Very often, developers need to execute some code in the context of another user. This article explains how to do SharePoint user impersonation with C# using the Server-Side Object Model (SSOM).
I code in several different programming languages and I post content relevant to the different languages on this website. Software development tools and languages evolve very dynamically. What's hot today may be forgotten tomorrow. So, categorizing my content based on language is not very practical. Instead, I use client-server labeling to categorize my work with various programming languages. This section holds content that I consider to be back-end (or server-side) programming.
This code sample is for developers who use Yoast SEO plugin on their blog and want to publish a post using PHP code. It’s a quick copy and paste method to update Yoast SEO fields.
To delete a folder and its contents using C# is not necessarily as easy and straightforward as you might think. It becomes tricky when one or more files are marked as read-only. Here’s a recursive helper method.
There are lots of programming situations where it is necessary to break up a large amount of work into smaller more manageable pieces or chunks. The technique is known as “Chunking” and is frequently used when a huge list needs to be iterated in batches of say, 100 items at a time.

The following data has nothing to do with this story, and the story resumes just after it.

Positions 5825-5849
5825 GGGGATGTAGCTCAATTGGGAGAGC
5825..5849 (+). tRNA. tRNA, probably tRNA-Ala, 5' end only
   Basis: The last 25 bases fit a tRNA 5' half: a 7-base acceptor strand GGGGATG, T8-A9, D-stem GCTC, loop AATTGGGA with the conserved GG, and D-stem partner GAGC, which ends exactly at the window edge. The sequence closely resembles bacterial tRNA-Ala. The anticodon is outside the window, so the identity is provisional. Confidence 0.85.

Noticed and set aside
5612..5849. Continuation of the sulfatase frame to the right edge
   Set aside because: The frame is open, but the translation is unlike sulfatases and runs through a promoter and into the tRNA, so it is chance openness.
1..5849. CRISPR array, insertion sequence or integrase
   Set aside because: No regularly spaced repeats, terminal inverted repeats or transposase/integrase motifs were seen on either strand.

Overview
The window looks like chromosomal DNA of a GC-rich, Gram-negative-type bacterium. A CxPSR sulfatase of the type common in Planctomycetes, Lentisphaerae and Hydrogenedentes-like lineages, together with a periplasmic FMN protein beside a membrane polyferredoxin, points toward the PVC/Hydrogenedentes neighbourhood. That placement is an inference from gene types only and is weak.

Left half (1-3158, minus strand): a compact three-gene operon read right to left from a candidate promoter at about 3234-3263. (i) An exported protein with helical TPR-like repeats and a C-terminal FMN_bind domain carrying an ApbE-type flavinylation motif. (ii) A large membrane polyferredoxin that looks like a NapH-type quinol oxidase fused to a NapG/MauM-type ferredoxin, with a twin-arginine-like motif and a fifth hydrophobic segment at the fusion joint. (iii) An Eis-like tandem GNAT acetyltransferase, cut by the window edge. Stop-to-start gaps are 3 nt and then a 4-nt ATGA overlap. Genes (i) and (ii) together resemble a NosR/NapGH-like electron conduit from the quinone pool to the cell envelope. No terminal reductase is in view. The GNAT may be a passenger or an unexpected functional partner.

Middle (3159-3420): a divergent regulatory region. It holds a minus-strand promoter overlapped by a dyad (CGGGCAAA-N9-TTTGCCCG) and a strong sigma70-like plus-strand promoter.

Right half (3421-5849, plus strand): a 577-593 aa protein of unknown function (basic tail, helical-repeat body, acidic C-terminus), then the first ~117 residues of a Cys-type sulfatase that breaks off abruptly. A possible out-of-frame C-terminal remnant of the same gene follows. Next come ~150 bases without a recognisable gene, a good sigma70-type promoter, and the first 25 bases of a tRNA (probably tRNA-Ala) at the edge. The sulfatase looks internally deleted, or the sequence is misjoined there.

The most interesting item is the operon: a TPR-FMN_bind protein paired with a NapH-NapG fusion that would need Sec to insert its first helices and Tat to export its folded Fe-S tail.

When binding SharePoint event receivers to lists and libraries, the generic method involves using the ListTemplateId element. The problem with this method is that it adds the event receiver to all lists with a matching ListTemplateId. However, in many cases, we only want our event receivers attached to specific list instances. Here’s an explanation of how to dynamically add an event receiver to lists with specific names across an entire site and its sub sites using C#.
There are a number of resources out there that attempt to explain how to get the network path of a mapped drive letter or path. However, I found most of them to be incomplete and/or full of errors. Two potential solutions are discussed here. One uses PInvoke the other is a pure .NET method.